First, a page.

Challenger Learning Center offers taste of space to residents, visitors

Mission possible: Teamwork ticket to success

Posted: Thursday, July 25, 2002

"Get ready to go to space."

About 15 space travelers line up at the door to the space station, don their space jackets and march down a dark, twisting hallway. They step through the air-lock chamber and come out the other side -- in space. They take their places at the various terminals in the station and get to work.

Back on Earth, another 15 people -- a counterpart for each space team member -- settle into mission control, lining rows of computer screens to provide instruction and analyze data for the space workers.

No, there is no shuttle launch this week -- but the Challenger Learning Center of Alaska's Monday mission offers a close replica. About 30 people -- both residents and visitors ranging in age from 8 to near 60 -- try their hands at being astronauts for a day. The group spends 3 1/2 hours at the center, learning the history of space exploration and the Challenger Learning Center, practicing team-building exercises and finally setting off for space.

Their mission: to rendezvous with a comet, test space materials, build a probe and launch it into the comet's atmosphere.

"Think of this as a challenge."

No mission starts in space, or even with liftoff. Training comes first, even in a simulated mission at the Challenger Center.

Long before the teams can take positions in the space station or mission control, they have to learn to work together.

After all, that's really what the center is about, says mission commander Rob Carrillo.

"It's not math and science -- we do that, but that's like following a cake recipe," he says. "It's all in what you write, what you say. Communication is the top priority."

"No matter what area you go into, you're going to have to work with people. You've got to be good at it or you don't have a job," Carrillo says.

"It's just more evident in the space program, where you stick people up in space in tin cans."

Monday's participants start their afternoon exercises with team-building games.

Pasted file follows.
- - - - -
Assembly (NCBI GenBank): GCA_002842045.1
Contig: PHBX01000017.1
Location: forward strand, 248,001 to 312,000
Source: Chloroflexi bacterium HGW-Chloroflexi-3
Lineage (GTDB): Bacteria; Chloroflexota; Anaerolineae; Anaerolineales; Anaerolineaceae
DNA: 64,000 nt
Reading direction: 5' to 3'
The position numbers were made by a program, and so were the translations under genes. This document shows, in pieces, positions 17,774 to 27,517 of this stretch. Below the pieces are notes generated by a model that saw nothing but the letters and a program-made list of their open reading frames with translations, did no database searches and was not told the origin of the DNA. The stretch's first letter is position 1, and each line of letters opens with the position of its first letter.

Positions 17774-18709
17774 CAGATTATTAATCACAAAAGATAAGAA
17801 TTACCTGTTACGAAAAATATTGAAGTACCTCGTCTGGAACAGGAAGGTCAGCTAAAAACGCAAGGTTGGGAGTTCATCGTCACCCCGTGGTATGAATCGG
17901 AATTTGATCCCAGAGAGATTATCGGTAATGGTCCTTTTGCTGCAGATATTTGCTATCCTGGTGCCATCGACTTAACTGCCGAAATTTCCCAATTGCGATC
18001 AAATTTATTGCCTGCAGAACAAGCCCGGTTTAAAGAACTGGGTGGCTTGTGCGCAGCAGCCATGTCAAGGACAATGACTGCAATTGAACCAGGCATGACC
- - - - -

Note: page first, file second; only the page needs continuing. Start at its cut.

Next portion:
In the first drill, groups of 10 people stand in circles and toss a ball to one another. The challenge is to make sure everyone touches the ball once, no one hands it to the person next to them and the ball gets back to where it started at the end.

As teams master the challenge, another ball is added, until five balls are flying across each circle at a time. The key is working out a flight and timing pattern -- together.

"You're air traffic controllers," Carrillo tells the laughing and sometimes frustrated participants. "The skies are too full."

Next, the participants break into teams of three, each assigned to a specific role: observer, communicator and assembler. The observer views a completed puzzle in a separate room and tells the communicator what it looks like.

The communicator takes the information back to the assembler, who has all the pieces to make an identical puzzle. The goal: to transfer information in order to put the puzzle together properly.

"This is the big test, to see how well you get information from room to room," Carrillo says. "That's what the simulator was built for."

"This is mission control."

Finally, the group is ready for their mission. Half heads to space and half to mission control, and both teams will have a chance to try both areas.

Each team is broken up into responsibility areas -- everyone has a job and a counterpart in the other team:

One communicator delivers voice messages through an intercom system, allowing the space station and mission control members to talk to one another.

One data person sends written messages via e-mail so the space station and mission control can share scientific information.